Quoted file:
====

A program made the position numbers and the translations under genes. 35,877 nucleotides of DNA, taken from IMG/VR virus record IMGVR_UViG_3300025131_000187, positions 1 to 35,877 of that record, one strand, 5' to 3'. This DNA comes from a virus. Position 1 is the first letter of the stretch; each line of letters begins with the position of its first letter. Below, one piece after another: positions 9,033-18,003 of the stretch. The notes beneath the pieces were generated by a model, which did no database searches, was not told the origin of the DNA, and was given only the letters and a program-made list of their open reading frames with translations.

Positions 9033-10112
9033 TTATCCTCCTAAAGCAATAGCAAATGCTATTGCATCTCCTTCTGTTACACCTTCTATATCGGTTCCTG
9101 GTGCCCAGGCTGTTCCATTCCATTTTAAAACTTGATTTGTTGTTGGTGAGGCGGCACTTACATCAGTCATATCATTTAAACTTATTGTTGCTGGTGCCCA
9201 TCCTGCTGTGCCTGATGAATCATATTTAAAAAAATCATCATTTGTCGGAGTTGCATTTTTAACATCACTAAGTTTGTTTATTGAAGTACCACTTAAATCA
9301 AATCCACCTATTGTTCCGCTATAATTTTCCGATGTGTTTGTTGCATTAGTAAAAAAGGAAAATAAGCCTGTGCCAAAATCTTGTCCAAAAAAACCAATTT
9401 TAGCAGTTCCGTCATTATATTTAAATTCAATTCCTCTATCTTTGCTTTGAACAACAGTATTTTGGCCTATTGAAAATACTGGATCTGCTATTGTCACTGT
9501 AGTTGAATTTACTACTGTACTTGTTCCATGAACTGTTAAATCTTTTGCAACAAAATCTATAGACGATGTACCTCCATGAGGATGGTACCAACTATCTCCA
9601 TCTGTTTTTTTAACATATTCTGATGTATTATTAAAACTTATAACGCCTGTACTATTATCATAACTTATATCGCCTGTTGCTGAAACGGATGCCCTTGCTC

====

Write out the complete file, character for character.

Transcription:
A program made the position numbers and the translations under genes. 35,877 nucleotides of DNA, taken from IMG/VR virus record IMGVR_UViG_3300025131_000187, positions 1 to 35,877 of that record, one strand, 5' to 3'. This DNA comes from a virus. Position 1 is the first letter of the stretch; each line of letters begins with the position of its first letter. Below, one piece after another: positions 9,033-18,003 of the stretch. The notes beneath the pieces were generated by a model, which did no database searches, was not told the origin of the DNA, and was given only the letters and a program-made list of their open reading frames with translations.

Positions 9033-10112
9033 TTATCCTCCTAAAGCAATAGCAAATGCTATTGCATCTCCTTCTGTTACACCTTCTATATCGGTTCCTG
9101 GTGCCCAGGCTGTTCCATTCCATTTTAAAACTTGATTTGTTGTTGGTGAGGCGGCACTTACATCAGTCATATCATTTAAACTTATTGTTGCTGGTGCCCA
9201 TCCTGCTGTGCCTGATGAATCATATTTAAAAAAATCATCATTTGTCGGAGTTGCATTTTTAACATCACTAAGTTTGTTTATTGAAGTACCACTTAAATCA
9301 AATCCACCTATTGTTCCGCTATAATTTTCCGATGTGTTTGTTGCATTAGTAAAAAAGGAAAATAAGCCTGTGCCAAAATCTTGTCCAAAAAAACCAATTT
9401 TAGCAGTTCCGTCATTATATTTAAATTCAATTCCTCTATCTTTGCTTTGAACAACAGTATTTTGGCCTATTGAAAATACTGGATCTGCTATTGTCACTGT
9501 AGTTGAATTTACTACTGTACTTGTTCCATGAACTGTTAAATCTTTTGCAACAAAATCTATAGACGATGTACCTCCATGAGGATGGTACCAACTATCTCCA
9601 TCTGTTTTTTTAACATATTCTGATGTATTATTAAAACTTATAACGCCTGTACTATTATCATAACTTATATCGCCTGTTGCTGAAACGGATGCCCTTGCTC